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Coach’s Corner: Kids Can Learn From UConn’s Win

PJ Carlesimo P.J. Carlesimo (image: NBAE/Getty Images). P.J. Carlesimo is no stranger to March Madness. The veteran basketball coach led Seton Hall University to “the big dance” six times, taking the Pirates all the way to the NCAA Championship Game in 1989. A former NBA head coach, he has also been a head coach and an assistant coach for medal-winning USA national teams, including the legendary 1992 USA Dream Team.

The University of Connecticut men’s basketball team won the NCAA Championship on Monday night with a 60-54 victory over the University of Kentucky. While it was the culmination of an outstanding NCAA Tournament, it also provided a great lesson for youth basketball coaches and players.

Many lessons, actually.

After watching UConn complete its impressive run to the national title, veteran basketball coach P.J. Carlesimo came away with these four important points for youth coaches to deliver to their kids: 

1) There’s no such thing as an upset. “In the end, we saw a No. 7 team versus a No. 8 team for the national championship.”

2) Never underestimate the importance of free throws. Connecticut made all 10 of its free-throw attempts, while Kentucky was just 13 of 24 from the foul line.

3) A better defensive team can always overcome a better offensive team.

4) Size doesn’t always determine success. The smaller, quicker Connecticut backcourt outplayed their bigger opponent defensively, said Carlesimo.

“Connecticut is a great example for youth players and coaches,” he said. “They weren’t expected to get to the title game, but because they did the little things – because they defended so well and shot free throws really well -- they were able to overcome any perceived shortcomings. It doesn’t matter what the expectations are or what people think. If you defend, your size is not going to be a problem. Again, fundamentals are the key. It doesn’t matter how tall you are. It doesn’t matter if the other team has a reputation. It’s a great lesson for youth.”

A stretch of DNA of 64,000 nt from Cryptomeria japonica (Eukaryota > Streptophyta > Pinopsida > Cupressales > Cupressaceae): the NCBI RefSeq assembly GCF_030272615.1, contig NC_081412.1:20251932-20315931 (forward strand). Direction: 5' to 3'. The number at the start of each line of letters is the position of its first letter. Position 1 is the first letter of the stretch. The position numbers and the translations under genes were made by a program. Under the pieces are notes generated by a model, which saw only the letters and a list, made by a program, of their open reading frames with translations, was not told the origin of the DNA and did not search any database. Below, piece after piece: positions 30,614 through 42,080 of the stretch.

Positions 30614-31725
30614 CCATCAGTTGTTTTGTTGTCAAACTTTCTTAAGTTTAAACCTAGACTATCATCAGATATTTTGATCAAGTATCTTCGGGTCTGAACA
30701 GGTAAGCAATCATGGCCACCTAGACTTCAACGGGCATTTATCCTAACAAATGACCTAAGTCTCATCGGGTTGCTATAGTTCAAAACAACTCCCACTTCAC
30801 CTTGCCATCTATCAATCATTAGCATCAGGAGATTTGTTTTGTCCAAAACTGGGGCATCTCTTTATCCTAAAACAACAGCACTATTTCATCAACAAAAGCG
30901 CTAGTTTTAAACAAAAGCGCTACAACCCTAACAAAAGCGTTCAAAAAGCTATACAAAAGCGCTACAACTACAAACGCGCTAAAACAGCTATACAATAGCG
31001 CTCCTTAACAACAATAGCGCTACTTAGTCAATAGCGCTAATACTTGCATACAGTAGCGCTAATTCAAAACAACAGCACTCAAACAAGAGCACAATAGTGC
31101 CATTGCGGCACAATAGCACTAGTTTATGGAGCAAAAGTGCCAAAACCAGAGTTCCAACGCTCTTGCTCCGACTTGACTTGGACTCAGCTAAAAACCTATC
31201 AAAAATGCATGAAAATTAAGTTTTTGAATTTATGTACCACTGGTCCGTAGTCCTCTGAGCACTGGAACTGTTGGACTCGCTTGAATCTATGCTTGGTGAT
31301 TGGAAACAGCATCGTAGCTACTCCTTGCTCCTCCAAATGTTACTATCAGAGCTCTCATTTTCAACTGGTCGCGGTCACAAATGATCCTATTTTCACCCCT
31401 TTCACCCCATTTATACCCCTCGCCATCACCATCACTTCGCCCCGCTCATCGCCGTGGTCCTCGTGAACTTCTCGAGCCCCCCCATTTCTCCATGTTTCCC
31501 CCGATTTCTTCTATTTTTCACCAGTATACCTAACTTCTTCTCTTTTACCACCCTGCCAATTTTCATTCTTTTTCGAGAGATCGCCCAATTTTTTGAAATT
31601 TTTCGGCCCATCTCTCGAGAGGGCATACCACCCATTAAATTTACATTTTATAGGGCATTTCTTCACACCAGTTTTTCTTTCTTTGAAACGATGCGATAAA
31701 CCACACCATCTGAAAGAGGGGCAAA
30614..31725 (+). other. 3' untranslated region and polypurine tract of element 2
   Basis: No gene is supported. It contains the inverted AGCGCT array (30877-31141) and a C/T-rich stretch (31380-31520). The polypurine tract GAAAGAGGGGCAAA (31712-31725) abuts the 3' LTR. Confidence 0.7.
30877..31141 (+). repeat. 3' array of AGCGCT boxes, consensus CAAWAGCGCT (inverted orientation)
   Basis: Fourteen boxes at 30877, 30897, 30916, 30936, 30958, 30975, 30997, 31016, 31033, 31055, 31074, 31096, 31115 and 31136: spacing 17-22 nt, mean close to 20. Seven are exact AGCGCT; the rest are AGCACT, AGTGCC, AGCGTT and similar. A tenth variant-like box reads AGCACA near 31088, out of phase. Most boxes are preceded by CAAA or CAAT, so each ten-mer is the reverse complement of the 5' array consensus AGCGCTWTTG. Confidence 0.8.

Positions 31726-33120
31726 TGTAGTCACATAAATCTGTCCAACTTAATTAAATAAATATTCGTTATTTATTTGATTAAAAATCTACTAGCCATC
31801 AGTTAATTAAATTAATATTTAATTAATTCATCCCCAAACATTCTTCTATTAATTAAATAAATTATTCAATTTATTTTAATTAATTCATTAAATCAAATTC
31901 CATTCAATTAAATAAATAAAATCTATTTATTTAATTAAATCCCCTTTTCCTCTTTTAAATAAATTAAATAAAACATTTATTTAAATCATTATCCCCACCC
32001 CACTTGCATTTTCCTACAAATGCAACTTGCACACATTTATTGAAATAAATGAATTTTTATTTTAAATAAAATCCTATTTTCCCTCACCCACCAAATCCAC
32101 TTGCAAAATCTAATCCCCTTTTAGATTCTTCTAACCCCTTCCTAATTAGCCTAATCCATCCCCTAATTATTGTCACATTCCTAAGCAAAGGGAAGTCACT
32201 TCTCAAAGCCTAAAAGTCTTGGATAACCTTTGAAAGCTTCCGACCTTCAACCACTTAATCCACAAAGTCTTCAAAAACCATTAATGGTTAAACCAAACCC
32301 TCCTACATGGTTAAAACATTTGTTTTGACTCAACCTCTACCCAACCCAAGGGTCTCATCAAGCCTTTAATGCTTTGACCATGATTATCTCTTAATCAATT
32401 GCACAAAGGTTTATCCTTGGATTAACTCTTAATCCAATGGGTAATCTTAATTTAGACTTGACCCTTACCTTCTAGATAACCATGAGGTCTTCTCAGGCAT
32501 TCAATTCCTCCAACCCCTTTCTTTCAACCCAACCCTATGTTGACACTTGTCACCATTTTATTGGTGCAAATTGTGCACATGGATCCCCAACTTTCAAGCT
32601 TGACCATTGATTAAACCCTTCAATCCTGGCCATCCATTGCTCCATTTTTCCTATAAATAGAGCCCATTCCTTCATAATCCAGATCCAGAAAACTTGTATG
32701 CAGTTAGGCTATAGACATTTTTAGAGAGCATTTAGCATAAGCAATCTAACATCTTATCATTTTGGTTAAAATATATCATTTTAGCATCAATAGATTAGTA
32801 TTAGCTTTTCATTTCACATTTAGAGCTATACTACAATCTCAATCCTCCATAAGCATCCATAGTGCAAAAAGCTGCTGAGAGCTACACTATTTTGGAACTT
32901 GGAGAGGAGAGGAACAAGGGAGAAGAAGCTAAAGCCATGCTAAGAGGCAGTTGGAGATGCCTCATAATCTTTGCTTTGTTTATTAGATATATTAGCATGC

Kentucky’s run to the title game was impressive in its own right. The Wildcats were a No. 8 seed going into the tournament because they had played below expectations during the season. As Carlesimo noted, Kentucky did a better job these last few weeks than they did at any previous point in the year. The concentration and the focus got through to them. That said, Connecticut was the most focused team in the tournament.

“Connecticut is a tremendous learning example for kids,” said Carlesimo. “Even though Kentucky was bigger and more athletic, the combination of Connecticut’s experience and their focus – the little things – made the difference. Connecticut defended better and they made free throws. Those things sound simple to kids, but that’s why they won a national championship. Kentucky didn’t win because they didn’t do it. 

“Those little, stupid things that coaches talk about actually do make a difference.”

It wasn’t just Kentucky that was a bigger opponent for UConn. Almost every team the Huskies played in the tournament was bigger. “Size can be overrated,” said Carlesimo.

As for experience, much had been made about the fact that Kentucky started five freshmen – but it’s hard to say Kentucky’s lack of experience was a problem when they made it all the way to the championship game. But once they got that far, experience was a key.

“Connecticut’s experience did help them in the title game,” said Carlesimo. “Kentucky was able to overcome their lack of experience in every other game but I think it was a factor Monday night.”

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P.J. Carlesimo (image: NBAE/Getty Images). P.J. Carlesimo is no stranger to March Madness. The veteran basketball coach led Seton Hall University to “the big dance” six times, taking the Pirates all the way to the NCAA Championship Game in 1989. A former NBA head coach, he has also been a head coach and an assistant coach for medal-winning USA national teams, including the legendary 1992 USA Dream Team.

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